Activists demonstrate in a Florida state House office in Miami, in support of expansion of health care coverage. Credit: Joe Raedle/Getty Images
In the midst of a pandemic that has sickened millions of Floridians, House and Senate Democrats announced Tuesday they want to expand Medicaid eligibility to provide health care coverage for hundreds of thousands who don’t currently qualify for it.
In that regard, they are seeking legislation in 2021 and a Constitutional amendment to ask voters in 2022 to allow for more people to qualify and get health insurance.
Senate Joint Resolution 276, sponsored by Democrats Sen. Annette Taddeo of Dade County and Sen. Lori Berman of Palm Beach County, calls for the statewide referendum on whether to expand eligibility to encompass people who are poor but not poor enough to qualify under current criteria.
At a press conference, Senate Democratic leaders Gary Farmer and Perry Thurston, both representing parts of Broward County, asked, if not now – in the midst of a pandemic that has sickened millions of Floridians and killed more than 28,000 — then when?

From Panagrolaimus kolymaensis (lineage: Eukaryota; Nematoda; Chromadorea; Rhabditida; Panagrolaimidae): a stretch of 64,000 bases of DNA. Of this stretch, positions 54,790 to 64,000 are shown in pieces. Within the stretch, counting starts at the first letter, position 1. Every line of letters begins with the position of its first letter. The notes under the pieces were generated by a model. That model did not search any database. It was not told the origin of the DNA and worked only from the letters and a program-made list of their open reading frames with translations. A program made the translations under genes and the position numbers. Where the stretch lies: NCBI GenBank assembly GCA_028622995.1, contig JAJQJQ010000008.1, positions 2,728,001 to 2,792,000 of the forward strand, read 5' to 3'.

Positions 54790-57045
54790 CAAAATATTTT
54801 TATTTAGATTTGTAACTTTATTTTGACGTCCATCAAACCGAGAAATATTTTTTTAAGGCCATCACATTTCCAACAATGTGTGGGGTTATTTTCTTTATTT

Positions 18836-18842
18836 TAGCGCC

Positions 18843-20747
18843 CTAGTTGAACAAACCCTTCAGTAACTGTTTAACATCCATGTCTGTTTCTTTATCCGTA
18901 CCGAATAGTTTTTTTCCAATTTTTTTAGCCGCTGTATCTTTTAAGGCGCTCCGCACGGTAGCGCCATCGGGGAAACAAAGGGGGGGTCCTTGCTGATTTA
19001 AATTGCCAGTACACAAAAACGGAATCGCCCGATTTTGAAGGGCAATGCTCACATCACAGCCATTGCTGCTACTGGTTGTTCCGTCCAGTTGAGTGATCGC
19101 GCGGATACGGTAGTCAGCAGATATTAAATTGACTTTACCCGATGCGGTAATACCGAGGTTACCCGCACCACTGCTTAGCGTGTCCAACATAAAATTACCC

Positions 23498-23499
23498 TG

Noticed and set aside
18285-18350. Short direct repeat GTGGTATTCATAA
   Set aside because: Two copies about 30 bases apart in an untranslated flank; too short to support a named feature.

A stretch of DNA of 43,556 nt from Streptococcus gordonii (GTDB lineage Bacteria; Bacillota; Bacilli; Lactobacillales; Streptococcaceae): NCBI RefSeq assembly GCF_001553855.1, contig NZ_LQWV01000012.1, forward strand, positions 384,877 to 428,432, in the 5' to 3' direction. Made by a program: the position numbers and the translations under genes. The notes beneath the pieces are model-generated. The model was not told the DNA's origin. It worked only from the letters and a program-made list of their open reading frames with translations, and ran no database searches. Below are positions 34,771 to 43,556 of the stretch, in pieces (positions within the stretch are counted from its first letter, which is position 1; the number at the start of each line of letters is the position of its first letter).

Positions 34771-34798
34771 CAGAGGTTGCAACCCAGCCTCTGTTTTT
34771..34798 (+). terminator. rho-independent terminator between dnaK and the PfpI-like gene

“The time is overdue and the time is now,” Farmer said, insisting Florida has never needed widespread, affordable health care more than it does now, with hundreds of thousands of people unemployed, struggling financially, trying to avoid infection, and uninsured since losing their jobs through no fault of their own.
In addition to a constitutional amendment, lawmakers are pushing for another approach, in the form of legislation. Thurston said his Senate Bill 556 and companion House Bill 443, sponsored by Orange County Rep. Geraldine Thompson, would expand Medicaid coverage to 900,000 low-income adults who do not qualify under the current criteria.
The expansion, in one form of another – proposed but defeated every year since 2012, Thurston said – would draw down to Florida $50 billion of federal health care funds under the Affordable Care Act. Florida is one of only 17 states that have refused to participate, according to federal Medicaid data.
Taddeo said Florida’s GOP leaders have “a hearing problem” and that voters should settle the issue with a constitutional referendum, as they did in restoring voting rights for ex-felons and raising the state’s minimum wage to $15 an hour.
“Floridians were forced to take matters into their own hands, to force the changes they wanted to see,” Taddeo said, calling for them to have that opportunity again. “In the midst of a global pandemic, expanding Medicaid is clearly not a partisan issue. … Quality health care is a right, not a privilege.”
On Tuesday morning, the Florida Agency for Health Care Administration, or AHCA, reported that new enrollment in Medicaid from November to December exceeded official estimates by more than 50,000 people. Proponents of Medicaid expansion said the unforeseen surge in new enrollees is fresh evidence of how Floridians are suffering.
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